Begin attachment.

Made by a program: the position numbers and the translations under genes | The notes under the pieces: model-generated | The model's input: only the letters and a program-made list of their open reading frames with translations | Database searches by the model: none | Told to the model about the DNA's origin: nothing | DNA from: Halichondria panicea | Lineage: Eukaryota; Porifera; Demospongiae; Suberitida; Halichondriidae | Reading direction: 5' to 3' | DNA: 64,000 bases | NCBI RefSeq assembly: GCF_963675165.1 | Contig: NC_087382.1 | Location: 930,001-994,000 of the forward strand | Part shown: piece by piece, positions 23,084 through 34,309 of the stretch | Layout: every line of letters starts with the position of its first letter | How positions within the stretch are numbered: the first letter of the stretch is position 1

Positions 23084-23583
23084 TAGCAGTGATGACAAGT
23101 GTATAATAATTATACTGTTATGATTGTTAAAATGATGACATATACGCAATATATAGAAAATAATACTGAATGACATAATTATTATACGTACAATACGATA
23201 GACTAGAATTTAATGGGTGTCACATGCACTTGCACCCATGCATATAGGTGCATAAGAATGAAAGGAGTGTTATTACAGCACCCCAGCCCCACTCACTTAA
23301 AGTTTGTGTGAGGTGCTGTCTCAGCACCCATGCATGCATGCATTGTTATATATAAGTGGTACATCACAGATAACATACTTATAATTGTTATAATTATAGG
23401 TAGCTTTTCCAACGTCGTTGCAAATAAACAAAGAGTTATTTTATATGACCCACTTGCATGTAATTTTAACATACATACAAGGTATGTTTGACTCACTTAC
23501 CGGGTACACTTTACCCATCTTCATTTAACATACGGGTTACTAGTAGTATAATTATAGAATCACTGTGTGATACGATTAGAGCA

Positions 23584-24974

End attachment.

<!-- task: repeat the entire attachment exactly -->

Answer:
Made by a program: the position numbers and the translations under genes | The notes under the pieces: model-generated | The model's input: only the letters and a program-made list of their open reading frames with translations | Database searches by the model: none | Told to the model about the DNA's origin: nothing | DNA from: Halichondria panicea | Lineage: Eukaryota; Porifera; Demospongiae; Suberitida; Halichondriidae | Reading direction: 5' to 3' | DNA: 64,000 bases | NCBI RefSeq assembly: GCF_963675165.1 | Contig: NC_087382.1 | Location: 930,001-994,000 of the forward strand | Part shown: piece by piece, positions 23,084 through 34,309 of the stretch | Layout: every line of letters starts with the position of its first letter | How positions within the stretch are numbered: the first letter of the stretch is position 1

Positions 23084-23583
23084 TAGCAGTGATGACAAGT
23101 GTATAATAATTATACTGTTATGATTGTTAAAATGATGACATATACGCAATATATAGAAAATAATACTGAATGACATAATTATTATACGTACAATACGATA
23201 GACTAGAATTTAATGGGTGTCACATGCACTTGCACCCATGCATATAGGTGCATAAGAATGAAAGGAGTGTTATTACAGCACCCCAGCCCCACTCACTTAA
23301 AGTTTGTGTGAGGTGCTGTCTCAGCACCCATGCATGCATGCATTGTTATATATAAGTGGTACATCACAGATAACATACTTATAATTGTTATAATTATAGG
23401 TAGCTTTTCCAACGTCGTTGCAAATAAACAAAGAGTTATTTTATATGACCCACTTGCATGTAATTTTAACATACATACAAGGTATGTTTGACTCACTTAC
23501 CGGGTACACTTTACCCATCTTCATTTAACATACGGGTTACTAGTAGTATAATTATAGAATCACTGTGTGATACGATTAGAGCA

Positions 23584-24974